Man Stuck In Cadillac XLR Over 13 Hours After Electric Door Release Handles Stop Working

Peter Pyros thought he was going to die after getting locked inside his luxury Cadillac. As he started to feel more sweat and steam than fresh air to breathe, he said he scribbled a note so that his family would not think he committed suicide. “This is a terrible death,” he said he wrote. “I can’t get out of the car.”

The 75-year-old said he became trapped in his 2006 Cadillac XLR last month when the vehicle’s key fob malfunctioned. And for nearly 14 hours, he was a prisoner in his car, the Washington Post reported.

“It was the most horrifying experience you can imagine,” he said Monday in a phone interview with The Washington Post. “I accepted, at some point, that this is how I’m going to die”. Pyros said he rarely drives his Cadillac, but with winter weather just around the corner, he thought he should run the engine and drive it in the neighborhood. He went out to his garage to start the car about 10 a.m. then planned to change clothes before taking it for a spin.

He didn’t take his cell phone with him, he said, and didn’t tell anyone what he was doing because he didn’t think he needed to. Pyros said he tried to start the engine but nothing happened. Then, he tried to open the doors and realized they wouldn’t budge.

Pyros said he replaced the batteries in the fob, but it still did not work. He tried again — flipping the batteries upside down, then back around the other way. Still nothing. After about 30 minutes, he said, he was starting to sweat and having a hard time catching his breath.

He said he had no tools or sharp objects in the vehicle, so he tried to punch out the window with his fist. When that didn’t work, he tried to kick out the glass with both feet.

During those nearly 14 hours, Pyros, who was struggling to breathe, passed out twice, he said. Each time he woke up, he said, he thought to himself, “I can’t believe I’m in this situation.” He was a 75-year-old man locked inside his own car.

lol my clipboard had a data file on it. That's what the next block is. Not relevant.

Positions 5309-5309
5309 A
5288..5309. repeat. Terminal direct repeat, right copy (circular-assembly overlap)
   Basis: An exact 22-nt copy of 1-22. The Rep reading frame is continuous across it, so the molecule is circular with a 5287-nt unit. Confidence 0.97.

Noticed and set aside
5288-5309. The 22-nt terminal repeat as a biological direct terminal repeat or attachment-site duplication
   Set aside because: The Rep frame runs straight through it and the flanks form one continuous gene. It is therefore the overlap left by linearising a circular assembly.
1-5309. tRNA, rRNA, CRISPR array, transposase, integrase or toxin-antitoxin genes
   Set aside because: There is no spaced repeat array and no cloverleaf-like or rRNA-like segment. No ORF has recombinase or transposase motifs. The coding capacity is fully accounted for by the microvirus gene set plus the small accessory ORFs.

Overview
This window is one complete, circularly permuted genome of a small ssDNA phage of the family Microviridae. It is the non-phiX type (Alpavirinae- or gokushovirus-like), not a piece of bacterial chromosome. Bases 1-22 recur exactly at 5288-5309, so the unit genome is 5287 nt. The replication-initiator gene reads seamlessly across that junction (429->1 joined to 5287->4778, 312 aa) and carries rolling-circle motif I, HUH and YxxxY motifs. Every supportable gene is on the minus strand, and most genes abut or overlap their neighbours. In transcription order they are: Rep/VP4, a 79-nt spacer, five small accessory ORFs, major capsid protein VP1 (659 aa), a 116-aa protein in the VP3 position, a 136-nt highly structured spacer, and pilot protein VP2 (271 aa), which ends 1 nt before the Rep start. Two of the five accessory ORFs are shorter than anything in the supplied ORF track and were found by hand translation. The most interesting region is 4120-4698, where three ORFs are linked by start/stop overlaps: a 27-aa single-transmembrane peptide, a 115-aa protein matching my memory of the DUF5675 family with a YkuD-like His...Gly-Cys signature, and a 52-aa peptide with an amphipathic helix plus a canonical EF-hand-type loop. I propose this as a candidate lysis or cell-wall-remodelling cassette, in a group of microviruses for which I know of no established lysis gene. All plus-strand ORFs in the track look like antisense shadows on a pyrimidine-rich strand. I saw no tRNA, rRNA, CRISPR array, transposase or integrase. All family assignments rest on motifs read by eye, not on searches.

Although he didn’t know it, his neighbor heard him pounding and sent him a text message. When the neighbor didn’t get a response, the neighbor hopped the fence and noticed that Pyros’s garage door was open. Pyros’s car was parked there with him locked inside.

His neighbor called 911 and it took quite a while for firefighters to try to free him. When the firefighters could not open the door, Pyros said, they had him pop the hood and jumped the engine.

GM said in a statement Monday that “any vehicle or key fob can lose power” and “that risk can increase as the vehicle ages.”

“Manufacturers provide a way to manually unlock the doors if the vehicle or fob loses power,” it said. “Because this varies by make and model, drivers should review the Door Lock section of their owner’s manual so they will know what to do. In the case of the XLR, there is a door release handle located on the floor, next to each seat.”

Pyros said he did not know there was a door release handle and, even if he had thought to read the owner’s manual, it was too steamy in the car to see it.

Pyros said he does not know whether he plans to take legal action; he said his current goal is to warn others so that they may avoid a similar situation.

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